Sometimes we forgot to remember the issue id generated recently by a user. In that case, we can use Issues option from the Menu bar.
On clicking more… option, user would redirect to the list of all the issues reported/logged by the current user.
- Selenium-1 || Understanding Selenium and Selenium WebDriver.
- Selenium-2 || Let’s learn Selenium IDE.
- Selenium-3 || First program using Selenium Web Driver.
- Selenium-4 || Handling multiple web browsers.
- Selenium-5 || Locating web elements using various type of Locators.
- Selenium-6 || XPath is the best way to locate web elements.
- Selenium-7 || Let’s learn to create complex XPath.
- Selenium-8 || Implementing Wait(s) in Selenium.
- Selenium-9 || Understanding WebDriver API.
- Selenium-10 || Taking Screenshots using Selenium
- Selenium-11 || Use of Actions and Action Classes.
- Selenium-12 || Select Class to handle drop-down.
- iFrame || Multiple ways to handle iFrame html tag using selenium.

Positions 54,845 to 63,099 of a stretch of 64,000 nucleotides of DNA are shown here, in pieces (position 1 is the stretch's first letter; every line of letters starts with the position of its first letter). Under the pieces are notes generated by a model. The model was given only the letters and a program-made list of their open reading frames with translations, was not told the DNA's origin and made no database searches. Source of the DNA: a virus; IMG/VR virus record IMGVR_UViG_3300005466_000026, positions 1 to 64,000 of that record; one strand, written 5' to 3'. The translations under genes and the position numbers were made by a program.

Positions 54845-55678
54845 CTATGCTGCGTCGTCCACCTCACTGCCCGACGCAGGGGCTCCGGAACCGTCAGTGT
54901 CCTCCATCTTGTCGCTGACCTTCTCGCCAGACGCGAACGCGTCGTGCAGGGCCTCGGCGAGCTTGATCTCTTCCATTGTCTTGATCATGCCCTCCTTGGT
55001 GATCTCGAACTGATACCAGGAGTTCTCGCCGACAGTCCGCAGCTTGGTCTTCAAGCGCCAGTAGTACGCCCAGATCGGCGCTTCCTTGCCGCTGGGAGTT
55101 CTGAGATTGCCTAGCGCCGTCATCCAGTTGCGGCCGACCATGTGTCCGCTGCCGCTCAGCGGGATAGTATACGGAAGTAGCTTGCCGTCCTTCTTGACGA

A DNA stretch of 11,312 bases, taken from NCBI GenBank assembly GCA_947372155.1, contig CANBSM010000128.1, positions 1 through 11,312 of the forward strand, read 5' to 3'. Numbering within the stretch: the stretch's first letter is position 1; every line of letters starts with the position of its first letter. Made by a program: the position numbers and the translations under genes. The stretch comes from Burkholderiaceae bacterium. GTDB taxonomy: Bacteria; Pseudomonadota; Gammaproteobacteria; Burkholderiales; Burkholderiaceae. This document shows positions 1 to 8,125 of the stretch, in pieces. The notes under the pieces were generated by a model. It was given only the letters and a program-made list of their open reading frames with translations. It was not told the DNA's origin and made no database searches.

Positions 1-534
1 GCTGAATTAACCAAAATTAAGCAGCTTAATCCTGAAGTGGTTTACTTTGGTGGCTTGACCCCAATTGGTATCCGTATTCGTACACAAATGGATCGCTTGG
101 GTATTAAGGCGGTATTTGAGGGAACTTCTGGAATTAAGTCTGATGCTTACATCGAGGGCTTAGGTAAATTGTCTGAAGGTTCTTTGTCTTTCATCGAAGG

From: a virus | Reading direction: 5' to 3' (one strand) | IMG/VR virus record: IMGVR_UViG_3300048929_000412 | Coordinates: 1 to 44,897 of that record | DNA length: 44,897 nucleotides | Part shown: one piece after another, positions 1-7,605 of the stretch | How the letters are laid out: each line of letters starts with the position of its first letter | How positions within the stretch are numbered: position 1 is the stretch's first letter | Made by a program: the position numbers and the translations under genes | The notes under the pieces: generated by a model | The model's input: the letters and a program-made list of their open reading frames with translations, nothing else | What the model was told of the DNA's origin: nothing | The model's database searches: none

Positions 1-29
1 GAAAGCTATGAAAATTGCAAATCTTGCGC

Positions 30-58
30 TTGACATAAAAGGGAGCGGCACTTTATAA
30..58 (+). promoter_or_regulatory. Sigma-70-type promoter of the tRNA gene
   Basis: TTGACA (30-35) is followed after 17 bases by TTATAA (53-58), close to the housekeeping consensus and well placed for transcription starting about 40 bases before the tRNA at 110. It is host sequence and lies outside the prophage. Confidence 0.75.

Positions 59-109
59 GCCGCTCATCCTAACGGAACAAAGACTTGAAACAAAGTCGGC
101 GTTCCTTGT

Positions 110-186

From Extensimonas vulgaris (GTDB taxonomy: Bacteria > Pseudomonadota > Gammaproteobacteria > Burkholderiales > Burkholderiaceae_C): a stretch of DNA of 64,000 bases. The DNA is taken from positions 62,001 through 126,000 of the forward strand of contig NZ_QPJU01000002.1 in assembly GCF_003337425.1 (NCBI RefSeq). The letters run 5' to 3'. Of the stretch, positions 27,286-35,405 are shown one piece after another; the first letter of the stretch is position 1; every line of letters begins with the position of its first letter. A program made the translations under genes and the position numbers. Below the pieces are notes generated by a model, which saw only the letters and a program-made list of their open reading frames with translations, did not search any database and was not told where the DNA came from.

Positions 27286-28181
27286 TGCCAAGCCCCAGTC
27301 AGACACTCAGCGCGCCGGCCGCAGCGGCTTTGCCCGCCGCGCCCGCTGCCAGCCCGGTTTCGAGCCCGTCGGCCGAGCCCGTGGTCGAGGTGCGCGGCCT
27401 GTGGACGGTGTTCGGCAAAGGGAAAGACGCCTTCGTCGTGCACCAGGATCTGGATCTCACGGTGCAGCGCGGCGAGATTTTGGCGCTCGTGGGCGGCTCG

- iFrame || iFrame Handling within a web page.
- getWindowHandle() and getWindowHandles() methods.
- Properties File | Accessing properties file for user input or test data.
- Framework || Simple example of Key Driven Framework using excel sheet in Selenium(JAVA).
- TestNG – 16 || Access data from Excel sheet using DataProvider.
- Selenium Grid | Configuration and implementation with Example.
- TestNG – 1 || Introduction and benefits of TestNG Framework.
- TestNG – 2 || Installation process and a sample program of TestNG.
- TestNG – 3 || Create and execute multiple Test Cases.
- TestNG – 4 || Let’s understand @Test Annotation and attributes.